“Battle Royal” is narrated by a black boy who is facing prejudice from the white men of his town while Krebs in “Soldier’s Home” is fighting societal norms and wanting to express his freedom after serving his country. The major themes are how the American dream was, and maybe still is, a broken system for white or otherwise European descent, and that the American dream can be applied to more than just you life, but to personal values. The main character in “Battle Royal” was told by his grandfather: Son, after I’m gone I want you to keep up the good fight. I never told you, but out life is a war and I have been a traitor all my born days, a spy in the enemy’s country ever since I gave up my gun back in Reconstruction. Live with your head inn the lions’ mouth.
In 1984, Winston Smith distinguishes himself from the rest of the brainwashed, dystopian society for he can remember the past and therefore recognizes the flaws of the ruling Inner Party. However, he struggles to remain true to his opposition of the Party and finds himself following his fellow citizens. Similarly, in his memoir Night, Elie Wiesel shares his journey through concentration camps where pressure from guards and fellow prisoners impacts his inner compass. These literary works along with modern life experiences lead me to believe that motivation comes more from public influence than one’s own morals. Throughout his novel 1984, Orwell proves that motivation emerges from public influence.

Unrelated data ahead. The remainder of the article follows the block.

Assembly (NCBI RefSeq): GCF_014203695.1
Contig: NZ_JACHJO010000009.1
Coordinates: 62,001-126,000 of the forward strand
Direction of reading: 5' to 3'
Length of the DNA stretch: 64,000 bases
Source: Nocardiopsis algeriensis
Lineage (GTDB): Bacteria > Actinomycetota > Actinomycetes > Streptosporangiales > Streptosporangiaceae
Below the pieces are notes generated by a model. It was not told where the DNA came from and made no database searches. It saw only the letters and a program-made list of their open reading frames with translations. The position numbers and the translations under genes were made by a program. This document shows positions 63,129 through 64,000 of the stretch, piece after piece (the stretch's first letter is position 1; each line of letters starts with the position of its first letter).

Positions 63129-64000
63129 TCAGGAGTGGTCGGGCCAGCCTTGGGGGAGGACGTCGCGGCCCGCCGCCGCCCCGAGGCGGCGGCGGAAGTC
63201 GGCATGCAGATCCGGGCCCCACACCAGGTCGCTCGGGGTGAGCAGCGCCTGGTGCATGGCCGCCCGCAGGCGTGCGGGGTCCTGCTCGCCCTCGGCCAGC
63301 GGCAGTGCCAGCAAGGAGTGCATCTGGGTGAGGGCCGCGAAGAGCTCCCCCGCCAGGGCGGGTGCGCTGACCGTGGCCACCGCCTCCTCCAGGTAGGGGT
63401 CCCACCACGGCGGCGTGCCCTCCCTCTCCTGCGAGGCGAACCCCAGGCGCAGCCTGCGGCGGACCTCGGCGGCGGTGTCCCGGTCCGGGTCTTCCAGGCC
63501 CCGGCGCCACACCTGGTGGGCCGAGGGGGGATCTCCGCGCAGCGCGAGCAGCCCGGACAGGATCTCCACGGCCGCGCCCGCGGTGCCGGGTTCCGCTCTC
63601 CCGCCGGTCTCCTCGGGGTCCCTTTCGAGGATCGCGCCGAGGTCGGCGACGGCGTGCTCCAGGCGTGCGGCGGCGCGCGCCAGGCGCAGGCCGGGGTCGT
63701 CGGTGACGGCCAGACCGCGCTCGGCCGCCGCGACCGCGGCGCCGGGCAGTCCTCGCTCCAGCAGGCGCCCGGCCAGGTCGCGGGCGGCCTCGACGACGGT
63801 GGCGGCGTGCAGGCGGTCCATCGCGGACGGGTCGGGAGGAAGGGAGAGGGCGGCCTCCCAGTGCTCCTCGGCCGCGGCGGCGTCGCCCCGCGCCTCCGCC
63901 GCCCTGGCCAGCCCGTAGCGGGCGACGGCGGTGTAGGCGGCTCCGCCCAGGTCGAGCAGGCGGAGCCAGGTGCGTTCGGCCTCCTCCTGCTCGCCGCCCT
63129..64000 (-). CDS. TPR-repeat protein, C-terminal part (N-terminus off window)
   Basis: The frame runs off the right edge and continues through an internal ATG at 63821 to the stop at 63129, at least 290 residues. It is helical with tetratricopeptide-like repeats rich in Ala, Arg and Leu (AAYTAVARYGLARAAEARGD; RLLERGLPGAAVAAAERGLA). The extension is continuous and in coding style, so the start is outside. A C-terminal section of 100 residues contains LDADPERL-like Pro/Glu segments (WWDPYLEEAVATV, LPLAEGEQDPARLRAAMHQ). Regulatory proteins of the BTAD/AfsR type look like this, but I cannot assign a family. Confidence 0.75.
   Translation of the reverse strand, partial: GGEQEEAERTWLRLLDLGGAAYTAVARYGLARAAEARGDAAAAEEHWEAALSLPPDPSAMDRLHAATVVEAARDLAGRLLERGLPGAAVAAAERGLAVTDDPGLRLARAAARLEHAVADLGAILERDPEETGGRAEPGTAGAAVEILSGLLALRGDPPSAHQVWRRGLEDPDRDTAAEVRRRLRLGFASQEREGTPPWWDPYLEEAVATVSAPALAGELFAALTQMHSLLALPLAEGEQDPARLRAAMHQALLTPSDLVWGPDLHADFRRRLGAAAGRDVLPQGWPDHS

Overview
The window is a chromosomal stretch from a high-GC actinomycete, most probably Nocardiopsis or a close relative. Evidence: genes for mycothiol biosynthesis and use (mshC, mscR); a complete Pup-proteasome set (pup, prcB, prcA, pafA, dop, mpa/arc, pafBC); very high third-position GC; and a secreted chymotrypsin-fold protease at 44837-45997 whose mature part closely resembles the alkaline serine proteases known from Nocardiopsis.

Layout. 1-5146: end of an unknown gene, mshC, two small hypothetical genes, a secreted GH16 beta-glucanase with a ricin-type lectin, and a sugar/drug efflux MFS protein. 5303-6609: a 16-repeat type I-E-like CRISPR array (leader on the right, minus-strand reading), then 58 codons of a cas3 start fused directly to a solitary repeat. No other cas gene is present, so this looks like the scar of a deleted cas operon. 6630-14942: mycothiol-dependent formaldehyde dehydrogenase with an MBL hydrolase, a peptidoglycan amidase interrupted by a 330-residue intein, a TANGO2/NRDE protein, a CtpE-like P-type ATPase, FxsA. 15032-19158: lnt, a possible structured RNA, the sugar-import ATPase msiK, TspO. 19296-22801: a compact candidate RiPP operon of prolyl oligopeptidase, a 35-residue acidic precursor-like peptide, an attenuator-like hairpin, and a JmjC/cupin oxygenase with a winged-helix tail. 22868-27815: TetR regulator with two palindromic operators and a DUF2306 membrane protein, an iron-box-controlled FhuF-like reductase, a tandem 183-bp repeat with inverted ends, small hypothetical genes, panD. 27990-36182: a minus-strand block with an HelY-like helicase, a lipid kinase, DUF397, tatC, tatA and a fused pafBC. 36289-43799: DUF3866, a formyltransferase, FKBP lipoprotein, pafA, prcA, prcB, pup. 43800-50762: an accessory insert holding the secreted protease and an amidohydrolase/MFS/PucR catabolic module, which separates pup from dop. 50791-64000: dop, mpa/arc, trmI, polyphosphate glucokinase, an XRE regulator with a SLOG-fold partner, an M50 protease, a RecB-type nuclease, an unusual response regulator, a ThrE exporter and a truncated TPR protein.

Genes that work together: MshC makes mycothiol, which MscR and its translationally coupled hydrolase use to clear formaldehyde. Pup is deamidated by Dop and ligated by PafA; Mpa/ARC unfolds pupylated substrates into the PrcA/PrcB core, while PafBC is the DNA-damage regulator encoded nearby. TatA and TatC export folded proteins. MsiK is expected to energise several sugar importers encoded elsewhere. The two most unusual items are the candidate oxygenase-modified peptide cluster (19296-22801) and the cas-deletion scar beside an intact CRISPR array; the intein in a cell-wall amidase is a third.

Within Lahiri’s Novel ‘The Namesake’, the protagonist, Gogol lives an Americanised lifestyle where he becomes accustomed to understanding their culture. Both Gogol’s parents, Ashoke and Ashima, are reserved, traditional Indian citizens who abide closely by Indian traditions. The novel follows Gogol’s struggle in classifying his identity and belonging. Particularly within this extract, Gogol is revealed to be deliberately oppositional toward his parents as his emotions of isolation arise from his inability to relate to them. He feels indifferent toward his Indian heritage and persistently self depreciates himself for being apart of a migrant family who form a Bengali community purely based on the fact they share common backgrounds.